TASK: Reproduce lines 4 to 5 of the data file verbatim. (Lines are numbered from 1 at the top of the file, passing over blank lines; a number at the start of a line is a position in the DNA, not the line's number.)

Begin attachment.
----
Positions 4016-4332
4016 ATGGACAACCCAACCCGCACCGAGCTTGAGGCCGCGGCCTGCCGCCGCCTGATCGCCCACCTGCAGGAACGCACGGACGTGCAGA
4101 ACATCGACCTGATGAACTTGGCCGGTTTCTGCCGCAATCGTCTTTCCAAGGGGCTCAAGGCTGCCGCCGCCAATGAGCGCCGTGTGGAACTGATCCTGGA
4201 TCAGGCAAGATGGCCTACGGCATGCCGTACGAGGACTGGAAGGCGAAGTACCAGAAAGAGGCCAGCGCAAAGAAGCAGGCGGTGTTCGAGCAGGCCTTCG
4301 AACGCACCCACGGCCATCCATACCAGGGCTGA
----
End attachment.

4201 TCAGGCAAGATGGCCTACGGCATGCCGTACGAGGACTGGAAGGCGAAGTACCAGAAAGAGGCCAGCGCAAAGAAGCAGGCGGTGTTCGAGCAGGCCTTCG
4301 AACGCACCCACGGCCATCCATACCAGGGCTGA